What Ray's current adopters say:Ray can be a very sweet and loving dog. He follows commands quite well and seems eager to please. He follows Mike everywhere and can't seem to be close enough to Mike. It's really sweet! Ray gets along well with Rocco but they don't really play together. I will say, Ray prefers Mike over Rocco. We feed them apart and give them treats away from each other so there have been no issues around food. We no longer feed Ray by hand. Right now he gets up about 3:30 or 4 am because that was Mike's schedule for so many years. They come out to the couch while Mike watches tv and then he feeds the dogs about 5am. Ray is not allowed on the couch but Rocco is. After that there's usually a nap until about 7:30am. Ray is allowed access to the entire house and yard at his pleasing. He has learned to use the doggy door. There are many times we will find him outside, just sitting on the porch enjoying the morning sun or the cool night air. Ray loves his walks. First walk is about 9am. We walk twice a day for about 2-4 miles each time. Yes, we can wear him out. If he senses another dog he will bark and lunge toward the dog. We started having him sit until the other dog passed us, but then we realized that we were alerting him to another dog when maybe he wouldn't have sensed it. So now we just keep walking and tell him to “leave it”. It's a work in progress. Evening walk is about 7:00 pm. We head to bed by about 8:30 and Ray usually goes right to sleep. His bed is on the floor on Mike's side. Ray allows most of us to pet him on the head and give him kisses. He loves belly rubs and ear rubs. He loves to sit at your feet if you're eating a meal or just relaxing on the couch. He is pretty good about finding his way around the house and the yard, but of course he still bumps into things. We use the command “slow” if we see he's about to run into a wall for instance. We have tethered Ray when we were bringing things into the backyard and needed to leave the gate open for a while. At first he didn't like it, but has grown accustomed to it. We were still outside and he knew we were there so he was ok with it. I don't think he would like being tethered and then left alone. He really needs to know that someone is close by. If Mike leaves, Ray will sit by whatever door Mike went out and he will stay there until Mike returns (so far it's been no more than an hour or so). Unfortunately, Ray seems to fear our middle child. For about the first two weeks there was no issue and they actually seemed to start bonding. But I have witnessed a few occasions, where Ray unexpectedly lunged and bit my son. In each case, there was no sudden movement, no yelling, no loud noises, nothing to startle Ray, nothing to cause fear. We don't know why Ray acted this way. We introduced Ray to the kids friends and at first everything went well. But there have been a few instances where Ray has lunged and bitten people. We examined each scenario to determine what may have scared Ray and how we could change our behavior to make Ray feel safe. Talking to Ray and giving him plenty of space to approach you at his pace really helps. He doesn't seems to like too many people in his immediate surrounding. For instance, my daughter and her friend came into the house from the garage. This entryway into the house is a small space and Ray had just been laying by the door. Even though he had been introduced to the friend previously, this entry somehow scared Ray enough that he bit the friend on the arm.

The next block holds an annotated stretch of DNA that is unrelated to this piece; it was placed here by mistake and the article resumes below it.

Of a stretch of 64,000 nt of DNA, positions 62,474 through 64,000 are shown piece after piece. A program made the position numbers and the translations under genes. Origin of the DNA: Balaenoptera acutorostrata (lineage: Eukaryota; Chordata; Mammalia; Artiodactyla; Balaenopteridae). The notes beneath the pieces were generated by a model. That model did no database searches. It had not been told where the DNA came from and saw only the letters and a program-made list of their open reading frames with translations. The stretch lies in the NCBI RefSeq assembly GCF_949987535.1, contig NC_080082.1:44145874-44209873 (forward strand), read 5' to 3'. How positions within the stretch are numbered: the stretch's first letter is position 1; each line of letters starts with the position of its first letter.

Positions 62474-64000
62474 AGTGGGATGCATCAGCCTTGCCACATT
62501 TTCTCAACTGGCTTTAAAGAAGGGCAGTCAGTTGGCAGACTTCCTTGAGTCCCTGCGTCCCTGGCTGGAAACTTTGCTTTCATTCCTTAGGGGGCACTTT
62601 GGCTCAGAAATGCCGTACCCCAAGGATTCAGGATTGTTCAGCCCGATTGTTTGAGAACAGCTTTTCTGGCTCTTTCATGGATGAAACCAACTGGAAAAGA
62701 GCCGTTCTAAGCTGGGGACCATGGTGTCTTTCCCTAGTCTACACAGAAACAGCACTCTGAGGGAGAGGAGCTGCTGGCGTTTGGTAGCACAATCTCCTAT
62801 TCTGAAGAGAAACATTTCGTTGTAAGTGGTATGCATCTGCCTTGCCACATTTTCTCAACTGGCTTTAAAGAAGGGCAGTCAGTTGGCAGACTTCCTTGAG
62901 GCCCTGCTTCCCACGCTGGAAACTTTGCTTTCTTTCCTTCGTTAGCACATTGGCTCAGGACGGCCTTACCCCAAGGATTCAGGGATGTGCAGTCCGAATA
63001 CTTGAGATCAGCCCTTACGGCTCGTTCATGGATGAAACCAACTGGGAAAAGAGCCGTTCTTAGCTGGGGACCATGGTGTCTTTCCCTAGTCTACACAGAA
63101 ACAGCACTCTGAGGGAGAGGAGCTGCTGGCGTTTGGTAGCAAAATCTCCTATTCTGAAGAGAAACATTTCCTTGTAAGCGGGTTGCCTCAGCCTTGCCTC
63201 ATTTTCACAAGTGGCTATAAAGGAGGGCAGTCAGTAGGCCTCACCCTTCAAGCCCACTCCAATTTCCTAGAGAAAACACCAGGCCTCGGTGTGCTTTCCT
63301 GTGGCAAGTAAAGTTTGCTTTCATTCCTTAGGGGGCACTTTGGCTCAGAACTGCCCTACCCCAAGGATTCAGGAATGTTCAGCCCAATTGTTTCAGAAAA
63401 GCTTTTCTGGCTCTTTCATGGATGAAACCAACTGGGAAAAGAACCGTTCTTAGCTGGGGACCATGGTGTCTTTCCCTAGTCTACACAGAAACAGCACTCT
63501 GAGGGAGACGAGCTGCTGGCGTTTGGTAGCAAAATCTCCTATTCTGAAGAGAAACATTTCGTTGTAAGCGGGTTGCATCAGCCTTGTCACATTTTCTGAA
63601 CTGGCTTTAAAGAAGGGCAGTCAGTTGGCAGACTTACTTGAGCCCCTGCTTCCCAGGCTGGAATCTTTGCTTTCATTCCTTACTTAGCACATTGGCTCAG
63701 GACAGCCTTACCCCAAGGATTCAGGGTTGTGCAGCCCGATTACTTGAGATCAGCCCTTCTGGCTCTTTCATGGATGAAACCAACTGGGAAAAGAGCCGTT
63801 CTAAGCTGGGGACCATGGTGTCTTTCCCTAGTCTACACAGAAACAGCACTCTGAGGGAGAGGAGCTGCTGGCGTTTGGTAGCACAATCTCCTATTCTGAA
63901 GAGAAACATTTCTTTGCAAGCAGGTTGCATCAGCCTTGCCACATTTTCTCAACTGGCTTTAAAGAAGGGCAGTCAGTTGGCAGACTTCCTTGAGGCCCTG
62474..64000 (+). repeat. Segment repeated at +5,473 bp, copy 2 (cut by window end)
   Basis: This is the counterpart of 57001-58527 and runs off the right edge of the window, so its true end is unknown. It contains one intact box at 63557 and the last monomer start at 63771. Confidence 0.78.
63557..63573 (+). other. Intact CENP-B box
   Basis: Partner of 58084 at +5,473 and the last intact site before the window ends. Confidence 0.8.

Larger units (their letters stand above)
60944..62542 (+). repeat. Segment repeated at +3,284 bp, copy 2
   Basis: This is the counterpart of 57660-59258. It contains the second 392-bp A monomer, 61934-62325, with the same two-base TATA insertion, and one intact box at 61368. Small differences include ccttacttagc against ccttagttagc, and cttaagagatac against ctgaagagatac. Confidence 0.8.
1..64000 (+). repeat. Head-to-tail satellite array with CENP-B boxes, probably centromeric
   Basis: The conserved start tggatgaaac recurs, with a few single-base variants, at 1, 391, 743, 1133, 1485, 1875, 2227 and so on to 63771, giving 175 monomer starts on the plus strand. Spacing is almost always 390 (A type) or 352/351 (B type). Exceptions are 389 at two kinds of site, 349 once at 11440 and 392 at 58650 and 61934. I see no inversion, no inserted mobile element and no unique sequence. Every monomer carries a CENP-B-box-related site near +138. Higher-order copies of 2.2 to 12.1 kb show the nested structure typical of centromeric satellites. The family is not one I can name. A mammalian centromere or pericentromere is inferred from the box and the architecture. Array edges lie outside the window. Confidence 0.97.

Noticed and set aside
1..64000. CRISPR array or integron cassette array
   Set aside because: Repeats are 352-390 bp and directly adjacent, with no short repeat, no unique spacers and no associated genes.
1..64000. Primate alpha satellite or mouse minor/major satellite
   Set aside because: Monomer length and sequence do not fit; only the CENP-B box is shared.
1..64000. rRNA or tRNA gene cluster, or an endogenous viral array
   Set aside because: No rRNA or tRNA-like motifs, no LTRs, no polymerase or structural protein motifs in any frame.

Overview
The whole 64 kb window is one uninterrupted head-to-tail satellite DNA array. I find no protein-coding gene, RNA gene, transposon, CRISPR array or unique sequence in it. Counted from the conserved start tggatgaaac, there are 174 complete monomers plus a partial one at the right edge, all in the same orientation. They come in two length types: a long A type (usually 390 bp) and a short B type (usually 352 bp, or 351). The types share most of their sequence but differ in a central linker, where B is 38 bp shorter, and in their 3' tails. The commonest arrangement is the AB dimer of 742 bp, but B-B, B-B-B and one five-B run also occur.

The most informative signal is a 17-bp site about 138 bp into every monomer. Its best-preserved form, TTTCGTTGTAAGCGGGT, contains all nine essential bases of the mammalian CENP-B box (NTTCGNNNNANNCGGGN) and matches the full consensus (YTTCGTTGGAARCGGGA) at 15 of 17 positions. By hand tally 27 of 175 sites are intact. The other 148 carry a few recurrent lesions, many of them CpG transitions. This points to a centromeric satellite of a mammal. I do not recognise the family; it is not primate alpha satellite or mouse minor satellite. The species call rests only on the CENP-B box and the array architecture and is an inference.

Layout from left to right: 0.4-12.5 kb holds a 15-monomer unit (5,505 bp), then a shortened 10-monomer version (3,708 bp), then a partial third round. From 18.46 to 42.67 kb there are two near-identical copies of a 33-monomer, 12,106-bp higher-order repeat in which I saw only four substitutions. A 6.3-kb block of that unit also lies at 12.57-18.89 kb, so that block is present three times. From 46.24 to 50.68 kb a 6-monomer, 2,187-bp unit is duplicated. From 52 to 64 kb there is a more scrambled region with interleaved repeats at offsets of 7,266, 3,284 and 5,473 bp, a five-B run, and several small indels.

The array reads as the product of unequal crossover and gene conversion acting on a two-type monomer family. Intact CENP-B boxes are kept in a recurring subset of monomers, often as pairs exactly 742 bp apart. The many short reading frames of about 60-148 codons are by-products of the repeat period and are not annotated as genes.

What Ray’s past adopters say: Ray is a resilient and loyal companion with a puppy-like spirit. He is a balanced work-from-home partner who will patiently let you focus on work, while also reminding you to get up and be active a couple of times a day. Ray has even built up an impressive resume of tricks in such a short time including stop, stay, come, leave it, take, and even belly rub! His secret to learning so quickly is a stable routine with a healthy dose of exercise, regular mental stimulation, and plenty of treats and pets for reinforcements. While he initially demonstrated some resource guarding behavior with us (likely related to being a blind stray earlier in life), this improved immensely through hand feeding and a consistent breakfast/dinner schedule. Some of his favorite past times include receiving belly rubs, exploring the smells and sounds of the outdoors, and breaking down cardboard. That’s right - although he’s not very fond of many toys, he is very committed to recycling. He’s also quite the amateur hiker now, with his longest trail being nearly 5 miles. He would love to keep this up and rack up even more miles. He would like to remind you that you’ll be his eyes, so please be extra aware of your surroundings to steer him away from things like poles and pokey branches. While he relies on his strong sense of smell, sound, and touch, he can be easily startled by dogs and humans who don’t live with him. Because Ray can react in defense without much warning in these situations, he may be best suited for a home with adults only and infrequent visitors.